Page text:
2 May 2021
As Debbie and I are expecting to finalize our floor plan soon, we’ve turned to looking at options for the exterior of our new home. As you can imagine, windows are incredibly important in the design of a home. They are important for the home’s aesthetics as they …
- allow exterior light to enter the home
- can be opened for ventilation
- allow solar energy to enter through southern facing windows. This can help offset home heating costs in the winter.
On the downside, older, inefficient windows can be responsible for over 25% of energy costs of heating/cooling a home. The average lifespan of a window is around 20 years. This means there are many homes that could benefit from replacement of windows.
But replacing windows isn’t cheap. According to Home Advisor, the cost of replacing windows in an average US home is between $3,000 and $10,000. The good news is that there are some unique technological options available in new windows. For these reasons and others, many homeowners are replacing windows — some opting for smart windows.
For Debbie and I, building a new home where we have input on the windows being used, there are high tech options we’re considering.
- Low-emissivity (low-E) glass has a microscopic layer of metallic particles adhered to the glass. These particles reflect infrared radiation so solar energy from the sun is reflected back, keeping a home cooler in the summer. The coating also reflects infrared radiation within a home helping to keep it warmer in the winter. In addition, the coating blocks UV rays, protecting furnishings within a home from damage from sunlight.
- Dual Action Self Cleaning Glass has a coating that keeps your windows clean. The first part of the coating uses titanium dioxide which combines with sunlight to break down organic compounds, like dirt, that sticks to glass. The second part of the coating allows water to easily rinse the broken down dirt off the windows.
Window treatments (drapes, shades, etc.) can also be expensive — you can buy them yourself or with the help of an interior designer. If you want to automate your window treatments with motorized models, the cost-per-window can be well over $1,000 depending on the fabrics you choose and the quality of the motor — higher quality motors are nearly silent. We have friends with a new home who has these and loves them. I really like the idea as Alexa can be integrated or open/close can be automated based on schedules or reacting to motion, light, etc.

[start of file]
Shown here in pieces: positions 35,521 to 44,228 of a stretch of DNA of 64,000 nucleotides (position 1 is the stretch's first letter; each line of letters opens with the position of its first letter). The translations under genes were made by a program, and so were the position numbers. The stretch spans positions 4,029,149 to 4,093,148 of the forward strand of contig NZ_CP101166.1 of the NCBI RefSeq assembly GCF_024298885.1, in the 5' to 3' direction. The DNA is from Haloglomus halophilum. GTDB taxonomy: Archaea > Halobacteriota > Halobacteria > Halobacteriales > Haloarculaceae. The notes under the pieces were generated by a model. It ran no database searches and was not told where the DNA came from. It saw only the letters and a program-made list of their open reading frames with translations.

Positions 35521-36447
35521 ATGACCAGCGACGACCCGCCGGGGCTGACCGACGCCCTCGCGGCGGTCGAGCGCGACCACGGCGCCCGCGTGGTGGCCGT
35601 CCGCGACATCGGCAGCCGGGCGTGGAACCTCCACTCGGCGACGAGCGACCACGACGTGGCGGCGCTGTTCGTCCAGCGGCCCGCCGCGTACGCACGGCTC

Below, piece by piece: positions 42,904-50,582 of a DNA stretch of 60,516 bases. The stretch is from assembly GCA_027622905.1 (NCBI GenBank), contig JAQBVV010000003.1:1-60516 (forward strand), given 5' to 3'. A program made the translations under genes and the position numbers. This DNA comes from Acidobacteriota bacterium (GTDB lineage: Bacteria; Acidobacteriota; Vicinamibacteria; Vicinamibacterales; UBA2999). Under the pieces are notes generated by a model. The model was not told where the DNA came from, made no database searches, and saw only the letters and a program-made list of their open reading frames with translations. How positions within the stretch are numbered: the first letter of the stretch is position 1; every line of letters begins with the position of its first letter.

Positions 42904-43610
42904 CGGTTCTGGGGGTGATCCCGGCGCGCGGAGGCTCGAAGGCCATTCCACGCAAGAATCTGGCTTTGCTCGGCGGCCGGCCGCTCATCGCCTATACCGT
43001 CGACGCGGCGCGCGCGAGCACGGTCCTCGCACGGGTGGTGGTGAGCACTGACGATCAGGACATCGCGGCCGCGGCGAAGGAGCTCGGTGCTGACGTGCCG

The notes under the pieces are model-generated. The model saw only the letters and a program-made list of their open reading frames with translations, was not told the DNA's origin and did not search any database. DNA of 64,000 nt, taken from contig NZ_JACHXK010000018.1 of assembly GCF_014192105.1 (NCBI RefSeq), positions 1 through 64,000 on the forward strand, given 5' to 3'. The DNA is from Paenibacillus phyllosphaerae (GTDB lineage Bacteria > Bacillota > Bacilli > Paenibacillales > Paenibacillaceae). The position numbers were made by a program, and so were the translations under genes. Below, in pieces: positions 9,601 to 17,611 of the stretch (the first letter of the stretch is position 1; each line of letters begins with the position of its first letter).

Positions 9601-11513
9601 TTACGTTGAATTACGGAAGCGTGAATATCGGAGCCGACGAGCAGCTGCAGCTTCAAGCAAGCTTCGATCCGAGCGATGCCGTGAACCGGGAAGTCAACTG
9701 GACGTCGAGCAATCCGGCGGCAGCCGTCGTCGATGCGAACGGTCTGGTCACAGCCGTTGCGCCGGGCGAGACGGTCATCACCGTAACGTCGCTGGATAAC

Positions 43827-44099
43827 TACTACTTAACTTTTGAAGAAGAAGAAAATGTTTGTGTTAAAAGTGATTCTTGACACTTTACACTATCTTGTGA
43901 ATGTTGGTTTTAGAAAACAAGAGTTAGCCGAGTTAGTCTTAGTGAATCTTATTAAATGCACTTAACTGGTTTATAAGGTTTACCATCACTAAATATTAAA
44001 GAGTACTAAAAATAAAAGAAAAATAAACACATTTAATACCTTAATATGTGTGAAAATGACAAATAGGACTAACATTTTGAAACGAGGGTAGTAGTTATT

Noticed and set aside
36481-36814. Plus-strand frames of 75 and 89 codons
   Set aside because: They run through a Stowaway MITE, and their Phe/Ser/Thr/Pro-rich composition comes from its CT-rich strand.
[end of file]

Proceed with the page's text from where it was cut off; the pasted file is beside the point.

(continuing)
An alternative to expensive window treatments are smart window films. While this might not be the best aesthetic choice for a classic Victorian home, smart window films remove the need for window treatments. Basically, the window film can be adjusted from clear to fully opaque through the application of a voltage to the film. The most common technology for smart window films is PDLC (Particle Displaced Liquid Crystal) where a voltage applied to the film causes it to be clear. When the voltage is removed — switched ”off” — the film becomes opaque. By varying the voltage — a “dimmer” — the amount of opacity can be infinitely adjusted.
The good news for consumers is that PDLC-based smart window films can be retrofit onto any window. Applying smart window film to a window is no more complicated than the application of any other window film. The tricky part is the wiring for a retrofit. Luckily with our new build we will have the opportunity to design the wiring into the electrical plan.